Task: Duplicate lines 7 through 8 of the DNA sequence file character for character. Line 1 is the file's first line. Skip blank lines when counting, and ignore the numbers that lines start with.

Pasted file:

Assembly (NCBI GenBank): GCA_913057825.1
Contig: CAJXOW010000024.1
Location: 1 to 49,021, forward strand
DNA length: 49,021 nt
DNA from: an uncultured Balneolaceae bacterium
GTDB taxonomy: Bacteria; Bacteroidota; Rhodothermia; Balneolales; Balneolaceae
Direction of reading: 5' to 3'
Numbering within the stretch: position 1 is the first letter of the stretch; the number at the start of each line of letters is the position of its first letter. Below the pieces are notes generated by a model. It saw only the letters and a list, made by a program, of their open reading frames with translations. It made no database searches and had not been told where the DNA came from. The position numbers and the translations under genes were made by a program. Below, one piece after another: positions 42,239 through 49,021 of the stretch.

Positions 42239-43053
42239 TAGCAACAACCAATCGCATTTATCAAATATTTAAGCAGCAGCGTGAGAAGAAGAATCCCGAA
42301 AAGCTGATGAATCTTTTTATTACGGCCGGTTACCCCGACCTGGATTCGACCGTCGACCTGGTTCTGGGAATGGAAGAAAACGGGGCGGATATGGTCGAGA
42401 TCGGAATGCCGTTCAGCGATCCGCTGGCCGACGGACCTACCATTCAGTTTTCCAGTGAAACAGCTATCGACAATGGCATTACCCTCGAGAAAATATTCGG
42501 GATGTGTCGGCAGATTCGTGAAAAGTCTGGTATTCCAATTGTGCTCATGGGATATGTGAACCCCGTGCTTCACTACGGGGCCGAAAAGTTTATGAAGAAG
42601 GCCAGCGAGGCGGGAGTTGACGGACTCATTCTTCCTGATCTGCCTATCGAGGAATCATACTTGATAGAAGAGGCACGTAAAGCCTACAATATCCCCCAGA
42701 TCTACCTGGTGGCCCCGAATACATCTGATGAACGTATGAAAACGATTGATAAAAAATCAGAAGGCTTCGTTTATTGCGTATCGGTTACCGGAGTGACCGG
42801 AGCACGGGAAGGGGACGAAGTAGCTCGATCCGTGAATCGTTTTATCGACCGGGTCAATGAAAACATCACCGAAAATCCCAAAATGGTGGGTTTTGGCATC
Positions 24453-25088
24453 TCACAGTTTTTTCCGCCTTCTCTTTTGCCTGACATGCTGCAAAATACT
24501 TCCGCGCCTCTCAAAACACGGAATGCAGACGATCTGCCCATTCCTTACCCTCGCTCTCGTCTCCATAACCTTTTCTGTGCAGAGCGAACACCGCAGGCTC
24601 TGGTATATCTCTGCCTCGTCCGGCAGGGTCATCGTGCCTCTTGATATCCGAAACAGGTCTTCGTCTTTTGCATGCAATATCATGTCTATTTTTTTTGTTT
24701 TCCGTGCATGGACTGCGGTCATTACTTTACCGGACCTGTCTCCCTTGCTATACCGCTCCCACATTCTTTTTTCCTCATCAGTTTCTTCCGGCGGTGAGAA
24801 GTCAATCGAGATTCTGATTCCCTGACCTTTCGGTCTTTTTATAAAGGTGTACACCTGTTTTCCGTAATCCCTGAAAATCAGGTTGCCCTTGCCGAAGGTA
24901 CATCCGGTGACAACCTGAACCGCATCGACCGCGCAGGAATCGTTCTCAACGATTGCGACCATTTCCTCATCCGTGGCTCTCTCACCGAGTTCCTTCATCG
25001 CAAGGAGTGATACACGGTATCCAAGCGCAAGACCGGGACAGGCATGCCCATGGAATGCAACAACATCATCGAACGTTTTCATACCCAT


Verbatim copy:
Direction of reading: 5' to 3'
Numbering within the stretch: position 1 is the first letter of the stretch; the number at the start of each line of letters is the position of its first letter. Below the pieces are notes generated by a model. It saw only the letters and a list, made by a program, of their open reading frames with translations. It made no database searches and had not been told where the DNA came from. The position numbers and the translations under genes were made by a program. Below, one piece after another: positions 42,239 through 49,021 of the stretch.